Sen. Steiner Hayward: January vote could nix promise to insure children
Congress has yet to reauthorize the popular 1997 law known as the Child Health Care Insurance Program, or CHIP. Speaking in Washington County last week, Gov. Kate Brown said that, if Congress doesn't act, Oregon would use funds from Medicaid to supplement the program through April, with the goal of providing access to health care for all kids in Oregon.
But Sen. Elizabeth Steiner Hayward, D-Beaverton, last week said that promise might depend on the outcome of a Jan. 23 election.
Near the end of the 2017 session, lawmakers extended an existing tax on hospitals, which is used to fund health care for low-income Oregonians and which generates matching federal dollars. This year, facing a $1.4 billion shortfall, lawmakers expanded the existing tax — or a provider assessment, as proponents call it — to include some health insurance plans and managed care organizations, and also raised the hospital tax. The changes passed with bipartisan support.
But several Republicans who opposed the changes referred the Medicaid funding plan to voters. One of them was state Rep. Julie Parrish of West Linn. They got enough signatures to put the measure before voters in January.
A "yes" vote will maintain the revenue. A "no" vote will blow a hole in the budget, lawmakers say. Either that, or up to 350,000 Oregonians could lose health care coverage, according to supporters of the health care tax.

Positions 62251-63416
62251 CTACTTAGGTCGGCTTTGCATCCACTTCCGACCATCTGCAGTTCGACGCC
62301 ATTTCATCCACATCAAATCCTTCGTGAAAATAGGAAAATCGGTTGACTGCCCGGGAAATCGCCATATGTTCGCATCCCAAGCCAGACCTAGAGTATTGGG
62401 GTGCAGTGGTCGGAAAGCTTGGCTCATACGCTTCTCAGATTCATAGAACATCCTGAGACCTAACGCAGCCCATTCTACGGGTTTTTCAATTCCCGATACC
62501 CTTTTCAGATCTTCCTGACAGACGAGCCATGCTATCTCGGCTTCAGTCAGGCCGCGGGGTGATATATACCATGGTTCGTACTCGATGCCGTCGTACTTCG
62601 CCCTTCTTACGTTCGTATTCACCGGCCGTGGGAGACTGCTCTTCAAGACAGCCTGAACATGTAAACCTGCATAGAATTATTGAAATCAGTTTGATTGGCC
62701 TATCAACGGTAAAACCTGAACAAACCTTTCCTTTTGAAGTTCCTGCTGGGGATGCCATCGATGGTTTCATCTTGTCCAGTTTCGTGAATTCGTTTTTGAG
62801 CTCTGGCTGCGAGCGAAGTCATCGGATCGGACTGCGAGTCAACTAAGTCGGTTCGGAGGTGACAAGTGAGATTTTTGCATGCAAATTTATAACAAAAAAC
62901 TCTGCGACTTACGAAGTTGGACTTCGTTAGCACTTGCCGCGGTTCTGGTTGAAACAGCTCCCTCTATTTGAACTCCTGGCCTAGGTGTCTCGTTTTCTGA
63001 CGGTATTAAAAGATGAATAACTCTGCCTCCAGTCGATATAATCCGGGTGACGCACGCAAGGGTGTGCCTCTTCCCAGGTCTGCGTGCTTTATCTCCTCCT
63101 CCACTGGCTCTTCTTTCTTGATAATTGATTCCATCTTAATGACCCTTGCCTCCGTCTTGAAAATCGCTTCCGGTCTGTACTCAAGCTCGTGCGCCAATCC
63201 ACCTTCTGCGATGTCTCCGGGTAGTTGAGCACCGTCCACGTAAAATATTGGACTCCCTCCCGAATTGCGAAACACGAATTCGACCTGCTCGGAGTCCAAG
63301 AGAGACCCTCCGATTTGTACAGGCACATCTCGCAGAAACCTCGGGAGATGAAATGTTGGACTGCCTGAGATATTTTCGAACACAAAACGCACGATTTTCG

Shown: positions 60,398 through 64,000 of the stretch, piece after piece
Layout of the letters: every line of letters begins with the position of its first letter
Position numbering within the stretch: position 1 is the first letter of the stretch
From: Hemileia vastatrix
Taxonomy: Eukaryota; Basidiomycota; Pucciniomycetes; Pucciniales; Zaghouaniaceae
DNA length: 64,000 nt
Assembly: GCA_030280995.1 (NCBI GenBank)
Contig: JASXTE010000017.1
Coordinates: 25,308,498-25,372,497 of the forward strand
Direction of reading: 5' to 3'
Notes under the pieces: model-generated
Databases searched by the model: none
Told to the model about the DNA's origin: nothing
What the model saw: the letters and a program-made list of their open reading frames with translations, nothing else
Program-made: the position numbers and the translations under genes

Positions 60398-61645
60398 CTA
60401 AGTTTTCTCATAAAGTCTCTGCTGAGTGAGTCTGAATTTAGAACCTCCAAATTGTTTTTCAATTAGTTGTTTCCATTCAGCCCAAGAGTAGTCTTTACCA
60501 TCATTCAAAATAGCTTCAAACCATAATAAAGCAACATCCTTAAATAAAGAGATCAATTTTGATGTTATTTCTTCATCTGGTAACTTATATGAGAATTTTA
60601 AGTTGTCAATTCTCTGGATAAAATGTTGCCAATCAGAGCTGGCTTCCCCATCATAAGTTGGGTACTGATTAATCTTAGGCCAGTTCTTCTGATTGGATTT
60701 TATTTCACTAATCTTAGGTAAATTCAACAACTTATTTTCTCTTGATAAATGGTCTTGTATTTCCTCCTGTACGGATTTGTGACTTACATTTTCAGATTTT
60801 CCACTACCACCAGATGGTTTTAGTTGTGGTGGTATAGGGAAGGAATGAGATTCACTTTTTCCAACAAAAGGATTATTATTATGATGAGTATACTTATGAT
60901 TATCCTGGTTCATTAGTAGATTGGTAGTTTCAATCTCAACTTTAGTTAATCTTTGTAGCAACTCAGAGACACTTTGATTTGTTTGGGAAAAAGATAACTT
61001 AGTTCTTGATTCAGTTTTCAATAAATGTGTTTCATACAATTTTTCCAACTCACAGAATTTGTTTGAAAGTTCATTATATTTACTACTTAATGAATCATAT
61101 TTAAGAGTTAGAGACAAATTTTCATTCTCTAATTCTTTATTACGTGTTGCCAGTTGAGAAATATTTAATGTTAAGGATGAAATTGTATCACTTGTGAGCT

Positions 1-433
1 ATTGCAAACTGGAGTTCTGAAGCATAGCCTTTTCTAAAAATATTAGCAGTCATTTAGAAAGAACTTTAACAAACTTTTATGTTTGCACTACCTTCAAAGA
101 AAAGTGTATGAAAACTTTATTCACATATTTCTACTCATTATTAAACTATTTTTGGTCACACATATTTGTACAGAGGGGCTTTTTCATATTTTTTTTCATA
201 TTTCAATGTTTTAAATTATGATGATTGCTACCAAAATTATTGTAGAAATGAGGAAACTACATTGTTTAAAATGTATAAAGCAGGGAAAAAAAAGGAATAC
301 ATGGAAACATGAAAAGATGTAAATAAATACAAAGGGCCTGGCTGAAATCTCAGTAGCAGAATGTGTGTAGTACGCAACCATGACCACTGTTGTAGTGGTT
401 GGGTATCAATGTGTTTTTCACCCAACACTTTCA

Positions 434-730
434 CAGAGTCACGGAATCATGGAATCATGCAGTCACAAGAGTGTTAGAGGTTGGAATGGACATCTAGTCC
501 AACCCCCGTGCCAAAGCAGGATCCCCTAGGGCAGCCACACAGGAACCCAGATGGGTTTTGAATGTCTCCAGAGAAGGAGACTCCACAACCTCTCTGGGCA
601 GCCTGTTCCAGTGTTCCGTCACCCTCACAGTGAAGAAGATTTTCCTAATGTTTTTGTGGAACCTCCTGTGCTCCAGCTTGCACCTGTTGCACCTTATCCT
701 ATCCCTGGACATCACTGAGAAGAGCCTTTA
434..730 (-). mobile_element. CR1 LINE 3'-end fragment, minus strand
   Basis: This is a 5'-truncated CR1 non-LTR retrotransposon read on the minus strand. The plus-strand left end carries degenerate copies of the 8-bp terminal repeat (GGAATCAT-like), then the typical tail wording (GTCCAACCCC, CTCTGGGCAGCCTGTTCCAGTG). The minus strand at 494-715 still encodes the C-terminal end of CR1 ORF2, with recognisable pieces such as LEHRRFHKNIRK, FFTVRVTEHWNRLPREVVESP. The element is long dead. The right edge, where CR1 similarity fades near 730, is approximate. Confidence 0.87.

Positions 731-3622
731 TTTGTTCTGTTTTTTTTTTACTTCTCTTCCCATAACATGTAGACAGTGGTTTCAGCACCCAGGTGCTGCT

And that, in turn, could affect the governor's promise to backstop the funding for CHIP, Steiner Hayward said.
"If (Measure 101) fails, all bets are off," Steiner Hayward said, speaking to a legislative committee of the Beaverton Area Chamber of Commerce on Thursday, Dec. 7.
In fact, she said a "no" vote on Measure 101 means the entire 2018 legislative session — which starts in February — will be about fixing a new budget crisis.
"If it fails," she said of the January vote, "we'll have no choice ... but to cut 350,000 people from the Oregon Health Plan."
Steiner Hayward chaired a work group that came up with the provider assessment or tax. She said several other funding options were considered and rejected, including an increased tobacco tax.
"There is no Plan B," she said Thursday.
Congress created CHIP in 1997 with broad bipartisan support. The program covers nearly 9 million children throughout the nation whose parents earn too much for Medicaid but not enough to afford private coverage. It costs approximately $14 billion per year. The authorization for the program ran out in Sept. 30.
Some members of Congress have speculated that CHIP could be reauthorized through the end-of-the-year continuing resolution, a measure to keep the government funded.
Steiner Hayward — who co-chairs the Legislature's Ways and Means Subcommittee On Human Services — said she has heard that might happen ... and might not.
"I hear different stories in the morning and at night," she said. "The uncertainty is really stressful."